You probably had a look at our Blackjack Strategy Charts here, at casino-strategy.com. Maybe you even have them printed, but it's slow and painful to look up every hand, and trying to make decisions by intuition can result in costly mistakes. But don't worry, we'll show you a couple of mental shortcuts you can take to get around these issues easily.
The following tips are applicable to multi-deck games where the dealer stands on soft 17. Online and live, these games are the most popular, and in several casinos this is the only ruleset provided. You can also find our blackjack strategy chart and downloadable blackjack strategy cards here.
There are only 4 cases in which you want to surrender: hard 16 versus a dealer 9, T or A and hard 15 versus a dealer T. When you're at 16 points, drawing a card is very risky, and even if you get an Ace or a 2, you probably won't have the dealer beat. You can easily recall this by remembering the 'triangle-shape' on the blackjack strategy chart.
2) Doubling hard hands
Double tens and elevens only if by hitting a T you will get a better hand than the dealer, if he has a T face down. (E.g. double a ten-point hand versus a dealer 9, but not a T, since the dealer will likely have 19 and 20 respectively.)
Nines are a bit more tricky, and the logic behind it is much more complicated. Just remember that you want to double nines if the dealer's card is equal or between the two divisors of 9 (3 and 6).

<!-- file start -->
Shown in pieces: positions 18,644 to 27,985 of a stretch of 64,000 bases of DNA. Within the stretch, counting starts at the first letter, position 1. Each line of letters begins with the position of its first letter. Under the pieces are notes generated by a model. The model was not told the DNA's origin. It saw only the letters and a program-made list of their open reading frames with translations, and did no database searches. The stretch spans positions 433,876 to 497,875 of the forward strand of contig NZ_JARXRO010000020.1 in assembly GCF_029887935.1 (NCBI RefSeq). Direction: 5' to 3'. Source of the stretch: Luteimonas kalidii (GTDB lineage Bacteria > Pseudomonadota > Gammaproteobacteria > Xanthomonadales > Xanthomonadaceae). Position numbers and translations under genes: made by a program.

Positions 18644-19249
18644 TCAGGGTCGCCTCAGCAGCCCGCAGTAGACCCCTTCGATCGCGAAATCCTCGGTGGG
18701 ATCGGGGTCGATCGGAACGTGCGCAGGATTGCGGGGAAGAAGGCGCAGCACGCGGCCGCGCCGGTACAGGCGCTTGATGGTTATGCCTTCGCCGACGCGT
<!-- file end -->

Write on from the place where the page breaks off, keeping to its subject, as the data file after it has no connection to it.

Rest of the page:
3) Doubling soft hands
This is a little bit tricky as well, since there are several different thresholds here. The mental shortcut is kind of complex as well, but after a few hands you'll be able to do it by heart. Let's take 19 as our starting point (easy to remember that you should always stand with 19). Take away your hand's value from 19 and divide the result by 2. Round it up, and and add 2 to it. If the dealer has a card between your number and 6, you should double.
This sounds really complicated, but an example will make it clear.
Let's say we have soft 14.
- Step 1: 19-14=5
- Step 2: 5/2=2.5
- Step 3: 2.5 rounded up is 3.
- Step 4: 3+2=5
- Step 5: If the dealer has 5 or 6 face up, you should double.
Ok, here's a chance to test yourself: what dealer cards should we double on having soft 17?
- Step 1: 19-17=2
- Step 2: 2/2=1
- Step 3: 1 rounded up is 1
- Step 4: 1+2=3
- Step 5: We should double if the dealer has 3, 4, 5 or 6.
A less mathematical, but more memory-intensive method is to remember that you should double soft 13 versus a dealer 5, but not a 4. Adding two to your hand takes away one from the dealer card requirement, so doubling soft 15 versus a dealer 4 is correct, but not against a 3. It's kind of like a staircase that goes 1 to the side while going up 2.
4) Doubling pairs
Phew, that was hard. Fortunately, pairs are not. Only double pairs of 5s if the dealer does not have a T or an Ace.
5) Splitting low pairs
There is no good shortcut for us here, but we can still make it easier to remember by using the simple line of numbers: 2, 3, 4, 5, 6, 7. Because with a pair of 2s and 3s you want to split up until a dealer 7 (2-3:7), but with a pair of 4s you only want to split versus dealer 5 and 6(4:5-6). So if we wrap the second rule in the first one, we get 2-3, 4:5-6, 7. It's not intuitive really, but it's an easier way to remember the rules maybe.